Since I started work, I found i was having difficulty sleeping again. So I've added 1/2 cup oat granola to my bedroom routine and that has seemed to help. I know that is a no-no on the Paleo list, but we have to survive. And sleep is a natural survival method. I know at one point over the summer, I ousted that for a month and slept amazingly fine. So, it may take some time for my body to adjust. I've also kept calcium in the form of kefier and certain cheeses that don't bother me. I feel any tweaks we make to any diet is OK with our community as long as we see improvement. It takes our bodies longer to become comfortable for new routines. Right now, I'm taking things slow. And as long as weight loss continues and mental clarity increases I'm all on board.
I'd like to share an article with you for all those who are trying this new method of eating. It relates to common pitfalls you may experience, too. It's from Be Well:
When adopting a paleo diet, patients can begin to see and feel positive results within weeks, often including increased energy, weight loss, and improved digestion. While following this grain-free, Paleo diet, the body can normalize hunger hormones, repair the gut and begin to shed extra weight, however there are a few common setbacks that can cause people to fall off track. Here are 5 common “Paleo Pitfalls”, and how you can avoid them…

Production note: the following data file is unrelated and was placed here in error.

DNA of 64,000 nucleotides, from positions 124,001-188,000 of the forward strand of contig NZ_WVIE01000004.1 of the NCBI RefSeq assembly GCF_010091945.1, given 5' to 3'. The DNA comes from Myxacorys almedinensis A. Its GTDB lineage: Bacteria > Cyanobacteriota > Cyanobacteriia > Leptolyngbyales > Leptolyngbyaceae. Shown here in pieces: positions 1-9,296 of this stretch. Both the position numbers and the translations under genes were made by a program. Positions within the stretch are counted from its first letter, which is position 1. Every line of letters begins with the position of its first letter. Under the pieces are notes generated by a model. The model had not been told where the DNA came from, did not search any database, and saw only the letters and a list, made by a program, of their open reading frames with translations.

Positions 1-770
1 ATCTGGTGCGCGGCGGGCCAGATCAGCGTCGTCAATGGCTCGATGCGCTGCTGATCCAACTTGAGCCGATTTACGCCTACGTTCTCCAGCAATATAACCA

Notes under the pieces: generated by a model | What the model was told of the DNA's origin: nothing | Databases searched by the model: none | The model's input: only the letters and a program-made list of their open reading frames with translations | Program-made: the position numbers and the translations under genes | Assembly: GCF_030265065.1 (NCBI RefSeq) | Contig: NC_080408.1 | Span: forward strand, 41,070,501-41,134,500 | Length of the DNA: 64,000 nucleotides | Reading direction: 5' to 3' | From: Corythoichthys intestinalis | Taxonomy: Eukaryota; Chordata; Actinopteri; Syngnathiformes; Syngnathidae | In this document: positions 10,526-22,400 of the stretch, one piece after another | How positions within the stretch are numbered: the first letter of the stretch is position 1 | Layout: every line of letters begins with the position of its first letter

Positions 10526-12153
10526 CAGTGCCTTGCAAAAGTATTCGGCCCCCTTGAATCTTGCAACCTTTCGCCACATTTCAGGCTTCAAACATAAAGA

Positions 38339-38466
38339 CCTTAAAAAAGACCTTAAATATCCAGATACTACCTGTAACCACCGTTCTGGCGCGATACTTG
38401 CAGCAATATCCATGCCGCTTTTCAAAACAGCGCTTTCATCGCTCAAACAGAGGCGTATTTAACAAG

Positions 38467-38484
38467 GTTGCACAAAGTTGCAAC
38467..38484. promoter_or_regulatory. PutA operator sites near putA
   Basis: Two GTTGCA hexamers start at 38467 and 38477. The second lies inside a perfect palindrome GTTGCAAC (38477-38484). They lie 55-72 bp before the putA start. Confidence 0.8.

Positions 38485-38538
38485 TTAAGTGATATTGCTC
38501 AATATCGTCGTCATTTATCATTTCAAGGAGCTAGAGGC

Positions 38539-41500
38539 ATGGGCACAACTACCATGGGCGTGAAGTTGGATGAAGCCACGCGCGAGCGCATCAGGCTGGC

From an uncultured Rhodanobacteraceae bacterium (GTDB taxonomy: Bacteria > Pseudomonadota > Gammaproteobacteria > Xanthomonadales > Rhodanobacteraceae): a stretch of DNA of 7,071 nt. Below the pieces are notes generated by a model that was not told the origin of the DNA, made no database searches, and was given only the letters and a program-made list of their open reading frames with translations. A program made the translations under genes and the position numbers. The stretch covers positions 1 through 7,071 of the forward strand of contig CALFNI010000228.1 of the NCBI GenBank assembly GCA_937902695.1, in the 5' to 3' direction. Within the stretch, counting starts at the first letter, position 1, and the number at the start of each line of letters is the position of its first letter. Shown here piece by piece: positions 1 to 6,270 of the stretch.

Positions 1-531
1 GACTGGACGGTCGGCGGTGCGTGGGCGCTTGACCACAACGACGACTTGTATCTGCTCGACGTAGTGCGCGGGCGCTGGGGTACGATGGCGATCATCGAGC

1. “CARB FLU”
“Carbohydrate flu” is a term that is commonly used to describe feelings of body aches, upset stomach, low energy and headaches that are felt during the early stages of adopting a paleo diet. These symptoms are most often attributed to a greatly lower carbohydrate intake than the body is used to. These symptoms are most common if transitioning from a Standard American Diet, high in refined and processed foods, to a whole food based Paleo diet. It is possible to transition to a Paleo diet and maintain a healthy carbohydrate intake with fruits and vegetables such as sweet potatoes, winter squashes and other root vegetables to avoid these symptoms. If you are trying to initiate ketosis or focusing on a very low carbohydrate state for weight loss and fat burning, the symptoms may be inevitable in the early stages. Although uncomfortable, these symptoms typically resolve within a week or two as the body adapts to the lower carbohydrate state.